[dropcap class=”kp-dropcap”]I[/dropcap]ndia recently approved a landmark cannabis study in an effort to research the possibilities of medical uses in the country, which has a long association with the plant. The research will be done in partnership with Tata Memorial Cancer Centre in Mumbai, which falls under the country’s Department of Atomic Energy.
The research project was announced on Nov. 23 at a one-day conference, called “Cannabis R&D in India: A Scientific, Medical and Legal Perspective” in Delhi. The conference was jointly hosted by Bombay Hemp Company and the Council of Scientific & Industrial Research. “CSIR-IIIM Jammu has been given the responsibility of undertaking this study because the institute specializes in herbal and medicinal plants and has a legacy of undertaking pioneering research in the field ever since the time of its founding father Sir Ram Nath Chopra,” said Union Minister Dr. Jitendra Singh.
Like many cannabis studies before, researchers behind this newest endeavor hope to identify how cannabis can benefit medical patients. “Though cannabis is a psychoactive drug and causes intoxication, its addictive potential is lower than that of tobacco, alcohol, heroin, cocaine . . . ” said Dr. Vivek Benegal, professor at the Centre for Addiction Medicine, NIMHANS. “In fact, the cannabis plant and its commonly used forms like ganja, bhang, charas contain many chemicals which are not psychoactive but have medicinal and therapeutic capabilities.”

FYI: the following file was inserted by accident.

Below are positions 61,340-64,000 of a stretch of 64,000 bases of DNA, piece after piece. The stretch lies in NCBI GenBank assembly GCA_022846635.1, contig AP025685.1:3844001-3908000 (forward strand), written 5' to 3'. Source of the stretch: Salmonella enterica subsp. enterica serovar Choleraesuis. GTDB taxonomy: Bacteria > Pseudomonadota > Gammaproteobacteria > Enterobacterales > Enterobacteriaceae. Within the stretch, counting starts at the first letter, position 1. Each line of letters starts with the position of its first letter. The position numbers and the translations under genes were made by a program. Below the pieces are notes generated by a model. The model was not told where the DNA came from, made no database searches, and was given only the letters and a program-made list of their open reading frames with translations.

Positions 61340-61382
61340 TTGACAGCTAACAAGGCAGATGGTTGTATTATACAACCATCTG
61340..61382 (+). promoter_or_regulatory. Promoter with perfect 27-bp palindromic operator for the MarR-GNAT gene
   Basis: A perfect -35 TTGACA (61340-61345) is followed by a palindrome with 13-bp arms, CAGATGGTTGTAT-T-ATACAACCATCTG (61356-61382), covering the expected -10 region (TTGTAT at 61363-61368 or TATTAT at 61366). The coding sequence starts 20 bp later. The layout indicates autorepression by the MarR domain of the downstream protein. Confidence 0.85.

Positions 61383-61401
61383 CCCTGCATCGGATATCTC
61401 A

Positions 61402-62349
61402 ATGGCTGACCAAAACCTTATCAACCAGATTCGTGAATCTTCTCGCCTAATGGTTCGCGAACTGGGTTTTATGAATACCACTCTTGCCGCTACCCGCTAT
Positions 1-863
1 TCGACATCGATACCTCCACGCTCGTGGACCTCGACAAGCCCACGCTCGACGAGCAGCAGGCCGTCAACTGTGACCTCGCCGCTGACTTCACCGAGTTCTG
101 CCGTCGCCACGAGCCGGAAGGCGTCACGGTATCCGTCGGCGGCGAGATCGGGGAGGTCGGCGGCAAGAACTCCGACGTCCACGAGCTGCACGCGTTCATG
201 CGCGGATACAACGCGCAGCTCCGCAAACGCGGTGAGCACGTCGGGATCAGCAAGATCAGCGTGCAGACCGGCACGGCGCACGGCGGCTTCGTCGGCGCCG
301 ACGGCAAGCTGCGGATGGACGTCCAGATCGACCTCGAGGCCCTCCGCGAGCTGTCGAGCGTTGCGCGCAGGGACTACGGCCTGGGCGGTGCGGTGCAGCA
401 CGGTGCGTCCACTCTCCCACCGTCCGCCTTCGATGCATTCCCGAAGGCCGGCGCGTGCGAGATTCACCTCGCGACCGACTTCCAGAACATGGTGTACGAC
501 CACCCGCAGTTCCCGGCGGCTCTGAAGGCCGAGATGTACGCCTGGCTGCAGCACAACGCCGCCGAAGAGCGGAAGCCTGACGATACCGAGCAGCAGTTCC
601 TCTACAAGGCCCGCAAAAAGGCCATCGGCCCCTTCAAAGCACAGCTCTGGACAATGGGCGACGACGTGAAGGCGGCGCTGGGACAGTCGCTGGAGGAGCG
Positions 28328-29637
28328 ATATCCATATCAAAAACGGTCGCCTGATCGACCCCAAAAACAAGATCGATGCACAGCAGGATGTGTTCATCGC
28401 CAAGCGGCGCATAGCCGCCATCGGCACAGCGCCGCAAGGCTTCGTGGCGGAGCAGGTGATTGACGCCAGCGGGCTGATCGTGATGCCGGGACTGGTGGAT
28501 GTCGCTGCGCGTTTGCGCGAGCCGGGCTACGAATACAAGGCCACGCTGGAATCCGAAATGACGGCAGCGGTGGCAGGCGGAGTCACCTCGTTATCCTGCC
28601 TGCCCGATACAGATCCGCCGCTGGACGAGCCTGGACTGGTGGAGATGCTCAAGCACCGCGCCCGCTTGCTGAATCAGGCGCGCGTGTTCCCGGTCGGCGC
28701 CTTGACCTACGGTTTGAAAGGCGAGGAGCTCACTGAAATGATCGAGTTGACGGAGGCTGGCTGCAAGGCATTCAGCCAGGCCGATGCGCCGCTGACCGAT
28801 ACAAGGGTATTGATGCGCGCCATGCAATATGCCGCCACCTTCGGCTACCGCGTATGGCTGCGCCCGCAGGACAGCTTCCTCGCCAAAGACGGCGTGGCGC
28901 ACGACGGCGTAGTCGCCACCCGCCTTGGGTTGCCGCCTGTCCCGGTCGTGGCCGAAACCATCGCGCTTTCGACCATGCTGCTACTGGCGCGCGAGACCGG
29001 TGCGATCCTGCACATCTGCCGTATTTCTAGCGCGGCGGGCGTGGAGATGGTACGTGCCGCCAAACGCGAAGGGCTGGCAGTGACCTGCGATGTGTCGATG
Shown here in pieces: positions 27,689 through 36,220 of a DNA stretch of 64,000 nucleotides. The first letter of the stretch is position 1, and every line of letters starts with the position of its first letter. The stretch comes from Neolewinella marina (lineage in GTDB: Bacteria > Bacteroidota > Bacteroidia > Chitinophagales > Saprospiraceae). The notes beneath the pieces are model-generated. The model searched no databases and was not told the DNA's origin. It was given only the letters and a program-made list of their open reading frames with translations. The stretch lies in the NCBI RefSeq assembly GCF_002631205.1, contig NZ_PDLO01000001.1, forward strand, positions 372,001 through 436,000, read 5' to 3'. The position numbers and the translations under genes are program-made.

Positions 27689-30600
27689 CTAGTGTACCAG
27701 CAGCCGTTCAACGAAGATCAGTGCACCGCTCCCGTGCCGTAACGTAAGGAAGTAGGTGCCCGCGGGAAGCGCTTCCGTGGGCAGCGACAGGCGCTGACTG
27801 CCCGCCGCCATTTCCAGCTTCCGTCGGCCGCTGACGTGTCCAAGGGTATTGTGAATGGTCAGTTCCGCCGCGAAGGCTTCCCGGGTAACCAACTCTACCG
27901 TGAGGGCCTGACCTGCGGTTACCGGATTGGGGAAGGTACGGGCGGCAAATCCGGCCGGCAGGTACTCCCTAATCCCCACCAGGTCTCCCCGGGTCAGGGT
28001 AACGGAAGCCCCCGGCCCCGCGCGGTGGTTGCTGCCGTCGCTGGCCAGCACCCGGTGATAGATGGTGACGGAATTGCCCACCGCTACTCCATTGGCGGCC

A standard cannabis plant hasn’t been grown by the government for over 30 years. “There is also a lack of clinical trials on cannabis and its isolated compounds,” said Avnish Pandya, director of R&D for Bombay Hemp Company. “The lack of regulatory clarity on cannabinoids other than THC, combined with socio-cultural stigma of cannabis consumption since 1985, has contributed towards the absence of cannabis-based medicines in the Indian market.”
The role of cannabis in Ayurveda is ancient, with texts directing not only the use of it as a medicine but recommendations to counteract the neural and physical effects when more than desired is consumed. “Clinical trials are based on single molecule compounds due to their predictability, in contrast to Ayurvedic medicines which represent a multi-faceted approach towards medicine. So, either cannabis has to walk down the path of clinical trials, or clinical trials have to accommodate multi-compound, complex formulations,” said Pandya.